When I entered physiotherapy training in the 1980s, there was a rule at my school that said you had to be more than 5 feet tall to gain entry. I wonder what the people who had made this rule would think about my school recently graduating our first tetraplegic student? Times change, and people's priorities change too. A quick scan through textbooks from the 20th century and you will see that physiotherapy was once dominated by young white women. Now we recruit a lot more men, mature students and people from diverse cultural backgrounds. Part of the reasons for this shift has been the need for physiotherapists to be more representative of the populations they serve, and to achieve … [Read more...] about New: Students
A new paper from Mershen Pillay (CPN member) and Harsha Kathard titled Decolonizing health professional education has just been published by the African Journal of Rhetoric. The paper explores how higher education practice is failing the majority population in South Africa, and offers some critical insights into the nature of 'othering' that is prevalent in many health education programmes around the world. Abstract We argue that there is an urgent need to transform how we educate health professionals in South Africa. We focus on Audiology and Speech-Language Therapy, which are health professions that manage people with communication disorders and swallowing difficulties. Our … [Read more...] about Decolonizing health professional education
This post was published earlier on Michael Rowe's blog. Micheal is a member of the Critical Physiotherapy Network and has given permission to reproduce his blogpost here. David Nicholls at Critical Physiotherapy recently blogged about how we might think about access to physiotherapy education, and offers the metaphor of a gated community as one possibility. The staff act as the guards at the gateway to the profession and the gate is a threshold across which students pass only when they have demonstrated the right to enter the community. This got me thinking about the metaphors we use as academics, particularly those that guide how we think about our role as examiners. David’s … [Read more...] about Are we gatekeepers, or locksmiths?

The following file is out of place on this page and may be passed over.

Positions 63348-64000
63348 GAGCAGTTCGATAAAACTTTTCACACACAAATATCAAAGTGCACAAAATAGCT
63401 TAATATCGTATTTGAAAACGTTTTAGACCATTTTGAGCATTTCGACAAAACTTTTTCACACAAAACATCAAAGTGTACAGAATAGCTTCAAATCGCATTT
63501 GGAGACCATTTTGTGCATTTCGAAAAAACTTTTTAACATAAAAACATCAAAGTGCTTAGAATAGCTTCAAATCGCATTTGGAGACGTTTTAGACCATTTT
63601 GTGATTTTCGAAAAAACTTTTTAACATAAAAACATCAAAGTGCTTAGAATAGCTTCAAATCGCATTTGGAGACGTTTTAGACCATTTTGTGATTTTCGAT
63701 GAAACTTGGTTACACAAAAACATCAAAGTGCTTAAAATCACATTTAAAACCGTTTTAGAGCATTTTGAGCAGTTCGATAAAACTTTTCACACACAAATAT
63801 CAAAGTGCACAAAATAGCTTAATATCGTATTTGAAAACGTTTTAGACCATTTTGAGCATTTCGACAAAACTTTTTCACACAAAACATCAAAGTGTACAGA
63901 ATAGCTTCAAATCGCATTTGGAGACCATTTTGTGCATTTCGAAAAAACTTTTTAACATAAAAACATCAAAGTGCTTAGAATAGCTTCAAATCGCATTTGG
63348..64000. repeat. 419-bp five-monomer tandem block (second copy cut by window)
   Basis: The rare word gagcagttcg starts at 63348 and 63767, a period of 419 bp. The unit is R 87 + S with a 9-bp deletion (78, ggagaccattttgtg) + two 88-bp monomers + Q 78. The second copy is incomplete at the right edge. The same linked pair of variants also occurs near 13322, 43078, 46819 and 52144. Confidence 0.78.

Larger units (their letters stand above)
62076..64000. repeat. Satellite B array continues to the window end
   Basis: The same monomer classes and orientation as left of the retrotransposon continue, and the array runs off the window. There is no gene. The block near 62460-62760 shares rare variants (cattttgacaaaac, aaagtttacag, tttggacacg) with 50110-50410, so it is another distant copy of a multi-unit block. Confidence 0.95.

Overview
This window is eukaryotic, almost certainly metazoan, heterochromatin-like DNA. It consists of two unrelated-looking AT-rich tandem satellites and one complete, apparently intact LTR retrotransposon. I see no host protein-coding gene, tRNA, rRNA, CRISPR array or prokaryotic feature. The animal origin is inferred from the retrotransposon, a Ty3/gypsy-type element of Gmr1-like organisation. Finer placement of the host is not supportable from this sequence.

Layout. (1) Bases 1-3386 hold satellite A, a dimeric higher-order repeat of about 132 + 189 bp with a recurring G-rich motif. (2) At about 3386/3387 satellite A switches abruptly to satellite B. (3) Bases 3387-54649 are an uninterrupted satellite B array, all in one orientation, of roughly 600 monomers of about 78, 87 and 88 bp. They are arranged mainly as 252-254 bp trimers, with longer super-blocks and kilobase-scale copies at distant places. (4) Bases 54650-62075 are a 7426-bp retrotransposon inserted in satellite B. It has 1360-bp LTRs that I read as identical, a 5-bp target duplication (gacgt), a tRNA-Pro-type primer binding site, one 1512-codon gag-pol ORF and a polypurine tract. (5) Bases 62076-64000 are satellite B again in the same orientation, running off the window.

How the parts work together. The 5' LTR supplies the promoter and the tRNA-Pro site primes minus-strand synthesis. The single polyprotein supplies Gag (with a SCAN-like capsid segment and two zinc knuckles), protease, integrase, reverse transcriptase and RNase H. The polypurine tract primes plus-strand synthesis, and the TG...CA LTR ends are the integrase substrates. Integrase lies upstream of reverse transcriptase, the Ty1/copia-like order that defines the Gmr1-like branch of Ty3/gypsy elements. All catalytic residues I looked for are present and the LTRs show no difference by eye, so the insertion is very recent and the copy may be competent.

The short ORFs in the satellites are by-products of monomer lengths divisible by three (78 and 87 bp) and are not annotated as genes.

The short video below (its just over 6 mins), previews a new paper (link here) by Bronwyn Davies, who is a fabulous educational thinker and scholar. Here she talks about how it's getting harder and harder to think in a climate that is increasingly anti-intellectual and anti-critique. She suggests that the threats of neo-liberalism reach into all spheres of our life and achieve their effects without us realising their power. Davies calls for a new spirit of critique. … [Read more...] about The (im)possibility of thinking under neoliberalism
Guest post by Michael Rowe The beginning of the 21st century has seen more technological advances than any other time in our history, at an accelerating rate of change. At the time of writing, we are seeing the introduction of robotics, gene therapy and nanotechnology into larger and larger aspects of health care which, when combined with advances in computing power that will soon exceed the processing power of the human brain, we seem poised on the brink of a shift in our understanding of what it means to be human. In addition to the obvious influence of information and communication technology on social structures, we are also experiencing a shift from vertical communication structures … [Read more...] about Physiotherapy education for the 21st century
Here is an update on some recent posts from around the Internet that may be of interest: What scientific idea is ready for retirement? From Brian Christian at Edge.com Scientific Knowledge Should Be Structured as "Literature" In my view, what's most outmoded within science, most badly in need of retirement, is the way we structure and organize scientific knowledge itself. Academic literature, even as it moves online, is a relic of the era of typesetting, modeled on static, irrevocable, toothpaste-out-of-the-tube publication. Just as the software industry has moved from a "waterfall" process to an "agile" process—from monolithic releases shipped from warehouses of mass-produced disks to … [Read more...] about Posts worth reading – update on interesting posts and ideas from around the web
Gender is an issue that has become increasingly important in physiotherapy scholarship in recent years. The first time research by a physiotherapist that specifically addressed this question was a paper by Anne Parry with what must still be the best title for any research paper ever written: Ginger Rogers did everything Fred Astaire did backwards and in high heels (pdf). The paper still resonates strongly with me and has some important things to say about our professions gendered history. Anders Ottosson's seminal work on the 'feminization' of physiotherapy in 19th century still stands as one of the most important works on the subject, but there are other important works too, and these … [Read more...] about Three theses on gender and physiotherapy